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President Joe Biden on Thursday made a nomination to fill the long-vacant position of inspector general at the Office of Personnel Management, a watchdog office that has at times publicly clashed with top management of the federal agency.

Nominee Krista Boyd is chief counsel for oversight and policy on the House Oversight and Reform Committee, which oversees federal workplace matters. Boyd has worked on Capitol Hill for more than two decades with a focus on issues including whistleblower protection, transparency and strengthening the access to agency information for inspectors general and other watchdogs, an announcement said.

The position has been filled on only an acting basis since the 2016 retirement of the prior IG, Patrick E. McFarland, who had held the post since 1990. That makes it the third-longest of the more than a dozen vacancies among IG positions, which are largely independent of agency management.

Much of the office’s work is routine, such as auditing the Federal Employees Health Benefits Program and other employee benefits programs. However, the inspector general’s office was a major force in investigations into breaches revealed in 2015 of OPM databases containing personal information on more than 20 million people. That incident ultimately triggered the retirement or resignation of several senior OPM officials including the director.

The IG’s work was a main focus of often-contentious congressional hearings, with members of both parties stressing that the office had warned that the databases were vulnerable to just the sort of breaches that ultimately occurred. The office afterward issued a series of reports criticizing management’s response, including how OPM contracted to provide identity monitoring and other services to victims.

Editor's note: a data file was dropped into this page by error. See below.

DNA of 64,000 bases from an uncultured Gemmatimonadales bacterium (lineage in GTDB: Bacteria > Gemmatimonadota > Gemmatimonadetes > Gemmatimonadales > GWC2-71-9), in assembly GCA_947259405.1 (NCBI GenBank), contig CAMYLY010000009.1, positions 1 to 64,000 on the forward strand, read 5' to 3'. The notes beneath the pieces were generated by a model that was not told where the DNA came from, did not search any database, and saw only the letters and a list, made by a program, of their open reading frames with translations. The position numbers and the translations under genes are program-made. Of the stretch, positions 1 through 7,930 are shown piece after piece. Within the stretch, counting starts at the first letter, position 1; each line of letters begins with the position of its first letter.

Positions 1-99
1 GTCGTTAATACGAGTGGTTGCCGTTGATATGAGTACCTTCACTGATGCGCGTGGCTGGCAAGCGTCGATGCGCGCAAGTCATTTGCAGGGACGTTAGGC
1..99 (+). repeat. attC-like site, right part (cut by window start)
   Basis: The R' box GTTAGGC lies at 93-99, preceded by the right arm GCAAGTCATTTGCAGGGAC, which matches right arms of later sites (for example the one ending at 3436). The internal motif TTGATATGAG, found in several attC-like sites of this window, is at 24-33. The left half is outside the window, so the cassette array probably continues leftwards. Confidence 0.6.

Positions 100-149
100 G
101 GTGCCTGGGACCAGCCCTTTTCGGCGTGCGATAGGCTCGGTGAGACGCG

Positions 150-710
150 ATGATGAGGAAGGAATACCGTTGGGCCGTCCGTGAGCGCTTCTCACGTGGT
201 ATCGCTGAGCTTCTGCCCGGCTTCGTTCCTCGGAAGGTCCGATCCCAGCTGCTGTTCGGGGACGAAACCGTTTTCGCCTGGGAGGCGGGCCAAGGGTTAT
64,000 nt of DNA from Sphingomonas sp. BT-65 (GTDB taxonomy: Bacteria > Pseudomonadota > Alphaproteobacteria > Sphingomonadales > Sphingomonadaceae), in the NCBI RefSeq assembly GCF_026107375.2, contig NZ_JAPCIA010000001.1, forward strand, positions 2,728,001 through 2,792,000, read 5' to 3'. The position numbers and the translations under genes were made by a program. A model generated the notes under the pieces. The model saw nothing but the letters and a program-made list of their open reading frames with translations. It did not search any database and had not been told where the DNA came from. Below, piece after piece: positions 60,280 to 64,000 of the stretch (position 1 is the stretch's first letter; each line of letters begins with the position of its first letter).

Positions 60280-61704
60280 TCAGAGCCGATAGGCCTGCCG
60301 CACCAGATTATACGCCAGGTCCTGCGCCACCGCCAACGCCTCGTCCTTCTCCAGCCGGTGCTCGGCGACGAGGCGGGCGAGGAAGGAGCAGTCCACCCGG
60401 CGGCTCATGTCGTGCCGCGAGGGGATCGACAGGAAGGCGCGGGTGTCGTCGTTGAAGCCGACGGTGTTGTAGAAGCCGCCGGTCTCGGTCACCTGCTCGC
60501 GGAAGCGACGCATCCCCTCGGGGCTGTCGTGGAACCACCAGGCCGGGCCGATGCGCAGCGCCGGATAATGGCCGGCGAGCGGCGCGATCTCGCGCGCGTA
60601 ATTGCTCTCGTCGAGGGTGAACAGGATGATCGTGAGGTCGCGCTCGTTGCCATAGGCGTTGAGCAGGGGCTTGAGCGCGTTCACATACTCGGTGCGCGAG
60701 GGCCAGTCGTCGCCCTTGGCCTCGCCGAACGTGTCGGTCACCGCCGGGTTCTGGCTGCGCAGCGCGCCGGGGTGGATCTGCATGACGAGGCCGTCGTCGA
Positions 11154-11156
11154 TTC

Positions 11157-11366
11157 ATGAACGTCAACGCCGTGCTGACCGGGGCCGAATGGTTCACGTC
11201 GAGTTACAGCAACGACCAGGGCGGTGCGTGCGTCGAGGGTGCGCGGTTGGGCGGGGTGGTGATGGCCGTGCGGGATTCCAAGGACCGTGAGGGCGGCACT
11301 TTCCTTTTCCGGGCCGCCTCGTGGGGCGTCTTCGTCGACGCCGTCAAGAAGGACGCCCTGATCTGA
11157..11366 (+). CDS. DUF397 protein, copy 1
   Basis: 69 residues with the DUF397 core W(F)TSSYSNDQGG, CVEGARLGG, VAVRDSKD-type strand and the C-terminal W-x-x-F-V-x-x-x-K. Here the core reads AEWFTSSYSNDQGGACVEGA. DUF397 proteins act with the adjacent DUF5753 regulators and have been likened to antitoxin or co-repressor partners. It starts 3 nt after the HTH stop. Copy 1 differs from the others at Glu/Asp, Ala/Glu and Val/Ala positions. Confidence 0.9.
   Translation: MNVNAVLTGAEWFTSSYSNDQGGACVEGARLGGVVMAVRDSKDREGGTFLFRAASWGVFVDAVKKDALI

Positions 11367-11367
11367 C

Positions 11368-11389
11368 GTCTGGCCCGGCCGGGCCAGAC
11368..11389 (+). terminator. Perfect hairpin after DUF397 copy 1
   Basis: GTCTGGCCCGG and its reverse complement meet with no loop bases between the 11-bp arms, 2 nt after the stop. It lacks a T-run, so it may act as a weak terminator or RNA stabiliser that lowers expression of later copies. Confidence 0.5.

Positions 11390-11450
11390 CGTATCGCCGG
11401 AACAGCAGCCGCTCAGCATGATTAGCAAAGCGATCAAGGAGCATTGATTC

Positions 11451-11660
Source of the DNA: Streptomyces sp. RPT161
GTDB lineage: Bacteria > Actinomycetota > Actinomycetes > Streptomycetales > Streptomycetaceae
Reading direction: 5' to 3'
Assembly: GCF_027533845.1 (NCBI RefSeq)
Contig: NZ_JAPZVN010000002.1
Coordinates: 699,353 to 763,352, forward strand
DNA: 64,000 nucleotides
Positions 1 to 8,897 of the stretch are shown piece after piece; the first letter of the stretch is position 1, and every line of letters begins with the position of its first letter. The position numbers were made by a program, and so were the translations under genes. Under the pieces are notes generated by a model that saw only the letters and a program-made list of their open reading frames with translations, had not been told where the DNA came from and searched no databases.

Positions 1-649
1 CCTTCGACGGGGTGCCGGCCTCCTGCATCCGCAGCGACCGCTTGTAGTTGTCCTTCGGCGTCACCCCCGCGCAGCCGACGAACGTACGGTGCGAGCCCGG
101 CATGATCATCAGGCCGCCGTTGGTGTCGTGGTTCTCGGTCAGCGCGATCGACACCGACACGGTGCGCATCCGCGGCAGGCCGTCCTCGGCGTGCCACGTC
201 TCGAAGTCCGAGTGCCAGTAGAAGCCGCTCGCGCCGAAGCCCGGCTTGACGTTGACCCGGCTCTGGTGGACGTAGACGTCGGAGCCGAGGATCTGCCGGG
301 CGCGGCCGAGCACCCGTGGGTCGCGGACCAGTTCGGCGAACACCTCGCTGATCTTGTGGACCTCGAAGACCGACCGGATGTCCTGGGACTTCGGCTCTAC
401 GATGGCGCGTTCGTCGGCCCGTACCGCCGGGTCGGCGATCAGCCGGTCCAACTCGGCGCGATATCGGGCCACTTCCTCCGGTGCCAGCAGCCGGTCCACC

More recently, the IG said that OPM should have taken stronger safety precautions when it returned some employees to on-site work last year after initial office closings in response to the pandemic. And last year it criticized the agency for shifting some OPM operations to the General Services Administration under a Trump administration plan to break up the OPM even though Congress had ordered an indefinite delay.

As of March, the office reported that OPM has not carried out more than 400 of its recommendations in areas such as information security, financial reporting, contract management and improper payment of benefits.

Boyd’s name is now added to a long list of nominations for positions important to federal employees awaiting action by the Senate.

Most notably, that list includes nominees for all three positions on the governing board of the Merit Systems Protection Board, which hears appeals of disciplinary actions taken against federal employees. That board has lacked a quorum since early 2017 and has been empty since early 2019, resulting in a backlog of more than 3,400 cases; some employees have appealed directly in federal court instead.

Also pending before the Senate are nominees for all five seats on the board that oversees the Thrift Savings Plan, the 401(k)-style retirement savings plan for civil service and military personnel, and for two of the three seats on the Federal Labor Relations Authority, which decides on disputes between unions and management in the federal workplace.

Both of those boards are continuing to operate in the meantime, however. Four of the five TSP board seats are being filled on a holdover basis, including one member whom Biden has nominated for another term.

The FLRA board is also filled, but Biden’s nominations would change control of that board from Republican to Democrat by replacing a GOP member continuing as a holdover. The other nomination would be for another term of the current sole Democrat whom Biden earlier named as chairman.

OPM Director Kiran Ahuja was confirmed in June on a party-line vote. There has been no nomination for the OPM deputy director position, however.

The Peace Monument is seen in Washington on Feb. 13, 2019, with the dome of the U.S. Capitol in the background.
The Peace Monument is seen in Washington on Feb. 13, 2019, with the dome of the U.S. Capitol in the background. (Carlos Bongioanni/Stars and Stripes)

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